Do you remember from last tutorial that we added a ref attribute to the pokemon components?

Because of that we can access its state and methods through this.$refs with the assigned name.

We’ll have to adjust the attack function so it also takes the resolve and reject callbacks as parameters.

The first then will be called if the opponent still has HP left.
In which case a random attack is selected and performed on the player’s pokemon.

We do this by returning another promise (since the previous promise has already succeeded).

The second then is called if the player’s pokemon still has HP left.

This time we’ll just want to reset the battle text so the player can keep on playing.

Catch will be called when a pokemon faints. This could be either the opponent or the player’s pokemon.

It’s good to know that if the promise is rejected when the player attacks, it won’t reach the opponent’s new promise.

We’ll have to call the reject callback and assign it the name of the pokemon that has fainted.

Let’s go back to Pokemon.vue and adding the resolve/reject callbacks:

That’s it for promises, the attacks are working.

You can find a copy of the code right here:

Event based approach

Taking this approach is a little bit different. It takes a little bit more code, but it’s more verbose.

The main difference with a promise based approach is that each event has its own name, so the code will be easier to read and understand.

We’ll be using vuemit to do the heavy lifting for us. This package allows us to define events globally, while still allowing us to access the state we want.

Let’s start off by pulling it in.

Once that’s done we’ll have to add it to our main.js, right after loading Vue.js.


Let’s take a look at a more traditional Javascript approach.

We’ll want to make use of 4 events:

  • player.attack(attackName): performs the player’s pokemon attack.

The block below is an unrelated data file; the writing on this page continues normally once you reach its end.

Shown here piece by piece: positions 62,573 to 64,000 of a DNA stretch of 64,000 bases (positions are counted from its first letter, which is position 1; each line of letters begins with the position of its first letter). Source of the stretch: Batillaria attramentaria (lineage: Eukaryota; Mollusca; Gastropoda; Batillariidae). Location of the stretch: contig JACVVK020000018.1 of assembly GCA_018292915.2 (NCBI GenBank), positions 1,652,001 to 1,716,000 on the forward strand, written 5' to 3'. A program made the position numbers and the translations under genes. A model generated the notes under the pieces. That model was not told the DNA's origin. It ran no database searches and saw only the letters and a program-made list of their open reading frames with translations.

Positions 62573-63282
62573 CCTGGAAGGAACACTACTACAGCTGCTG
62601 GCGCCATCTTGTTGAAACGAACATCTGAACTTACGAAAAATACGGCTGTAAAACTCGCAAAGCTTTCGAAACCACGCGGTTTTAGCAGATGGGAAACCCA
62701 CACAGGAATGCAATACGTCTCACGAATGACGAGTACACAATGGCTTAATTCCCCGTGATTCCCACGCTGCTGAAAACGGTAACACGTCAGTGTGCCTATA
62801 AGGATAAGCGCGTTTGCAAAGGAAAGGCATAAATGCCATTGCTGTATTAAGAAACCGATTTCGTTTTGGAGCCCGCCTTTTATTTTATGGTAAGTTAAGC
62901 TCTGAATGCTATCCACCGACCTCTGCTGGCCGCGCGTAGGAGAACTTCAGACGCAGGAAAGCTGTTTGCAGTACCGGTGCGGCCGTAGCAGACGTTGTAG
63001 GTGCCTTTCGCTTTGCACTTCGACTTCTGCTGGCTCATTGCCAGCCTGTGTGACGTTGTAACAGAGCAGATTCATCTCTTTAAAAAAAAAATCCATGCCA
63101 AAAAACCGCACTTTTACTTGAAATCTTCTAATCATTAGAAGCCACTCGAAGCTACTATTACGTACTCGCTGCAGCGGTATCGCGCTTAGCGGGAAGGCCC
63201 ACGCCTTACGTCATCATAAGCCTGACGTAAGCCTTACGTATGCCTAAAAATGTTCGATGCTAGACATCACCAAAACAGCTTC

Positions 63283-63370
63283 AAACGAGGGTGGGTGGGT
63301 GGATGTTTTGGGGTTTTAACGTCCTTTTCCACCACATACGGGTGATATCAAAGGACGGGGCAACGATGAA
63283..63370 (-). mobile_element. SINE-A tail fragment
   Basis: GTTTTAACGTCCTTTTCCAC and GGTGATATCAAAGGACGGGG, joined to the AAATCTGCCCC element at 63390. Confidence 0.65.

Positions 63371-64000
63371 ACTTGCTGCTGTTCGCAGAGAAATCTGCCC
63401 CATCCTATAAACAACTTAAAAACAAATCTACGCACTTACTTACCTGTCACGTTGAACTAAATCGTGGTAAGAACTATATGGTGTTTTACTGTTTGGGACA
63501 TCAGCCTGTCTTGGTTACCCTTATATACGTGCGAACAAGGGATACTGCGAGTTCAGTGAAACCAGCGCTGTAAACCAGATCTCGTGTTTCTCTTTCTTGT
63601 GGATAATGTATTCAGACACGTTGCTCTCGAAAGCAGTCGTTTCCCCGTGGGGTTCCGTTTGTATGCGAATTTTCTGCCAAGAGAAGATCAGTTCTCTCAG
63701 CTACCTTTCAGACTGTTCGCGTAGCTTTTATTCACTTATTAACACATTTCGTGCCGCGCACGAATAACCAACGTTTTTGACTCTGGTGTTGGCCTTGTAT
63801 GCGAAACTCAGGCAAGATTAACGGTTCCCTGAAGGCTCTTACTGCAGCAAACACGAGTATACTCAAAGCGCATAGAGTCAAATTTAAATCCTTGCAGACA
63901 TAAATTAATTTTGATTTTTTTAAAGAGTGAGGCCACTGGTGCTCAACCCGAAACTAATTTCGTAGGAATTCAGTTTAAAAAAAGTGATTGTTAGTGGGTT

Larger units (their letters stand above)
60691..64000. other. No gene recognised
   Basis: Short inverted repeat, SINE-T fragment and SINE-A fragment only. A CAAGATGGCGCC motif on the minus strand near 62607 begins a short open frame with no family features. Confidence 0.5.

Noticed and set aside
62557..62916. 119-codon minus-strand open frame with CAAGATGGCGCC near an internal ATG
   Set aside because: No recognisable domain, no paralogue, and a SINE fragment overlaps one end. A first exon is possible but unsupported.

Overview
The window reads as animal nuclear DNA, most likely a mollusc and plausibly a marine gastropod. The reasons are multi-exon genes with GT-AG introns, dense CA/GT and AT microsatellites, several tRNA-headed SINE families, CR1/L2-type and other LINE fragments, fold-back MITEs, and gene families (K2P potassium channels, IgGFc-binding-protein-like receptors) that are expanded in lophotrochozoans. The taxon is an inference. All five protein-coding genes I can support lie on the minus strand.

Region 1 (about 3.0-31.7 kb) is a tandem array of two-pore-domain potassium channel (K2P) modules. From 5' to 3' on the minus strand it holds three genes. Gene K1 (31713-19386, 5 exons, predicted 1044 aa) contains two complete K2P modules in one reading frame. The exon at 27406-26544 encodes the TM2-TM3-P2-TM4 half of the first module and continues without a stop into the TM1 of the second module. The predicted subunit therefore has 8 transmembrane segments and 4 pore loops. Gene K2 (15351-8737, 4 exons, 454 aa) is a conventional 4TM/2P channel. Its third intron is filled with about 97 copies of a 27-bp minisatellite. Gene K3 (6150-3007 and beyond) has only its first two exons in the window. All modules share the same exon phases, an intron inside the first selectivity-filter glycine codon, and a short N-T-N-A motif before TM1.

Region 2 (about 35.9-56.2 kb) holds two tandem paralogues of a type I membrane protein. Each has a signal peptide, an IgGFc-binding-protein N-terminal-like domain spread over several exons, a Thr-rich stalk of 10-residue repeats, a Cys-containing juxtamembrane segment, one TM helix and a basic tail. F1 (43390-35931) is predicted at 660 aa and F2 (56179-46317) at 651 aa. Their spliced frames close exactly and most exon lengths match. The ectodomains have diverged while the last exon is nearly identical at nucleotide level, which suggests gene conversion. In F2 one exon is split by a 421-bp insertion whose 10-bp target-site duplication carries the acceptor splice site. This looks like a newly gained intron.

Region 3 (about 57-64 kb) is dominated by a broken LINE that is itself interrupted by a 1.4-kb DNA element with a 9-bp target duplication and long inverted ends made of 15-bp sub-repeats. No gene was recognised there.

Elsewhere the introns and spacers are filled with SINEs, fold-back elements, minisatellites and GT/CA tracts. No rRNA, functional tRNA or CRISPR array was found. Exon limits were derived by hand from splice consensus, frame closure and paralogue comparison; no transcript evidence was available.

• opponent.attack(): performs the opponent’s pokemon attack.
  • attack.completed(): resets the battle text.
  • fainted(pokemonName): changes the battle text and show endOptions

Let’s register these once the App.vue has been mounted, this means we’ll register the events once the app has been loaded and is ready to use.

You can define it on the Vue instance definition, I tend to put it right after any data definitions (after the data method & computed property).

As you can see it’s nearly the same logic we used when defining the promises.

However it reads more cleanly, it’s been logically named and ordered.


Let’s switch out the promise-based implementation with our event-based implementation by changing the processAttack method to the following:

It’s as simple as that, we don’t need more than that one line of code, all that’s left to do is rewrite the attack function.

We’ll just have to replace the places where we used the resolve and reject callbacks previously.

Let’s open up Pokemon.vue and change the attack method accordingly:

There we have it, that’s how you would use events instead of promises.

You can find the code for this approach right here:

Next time we’ll be looking into using Vuex to make it easier to manage state, so we can start preparing for implementing some more heavier logic that doesn’t really belong inside the components.

As always you can get the most recent code on github: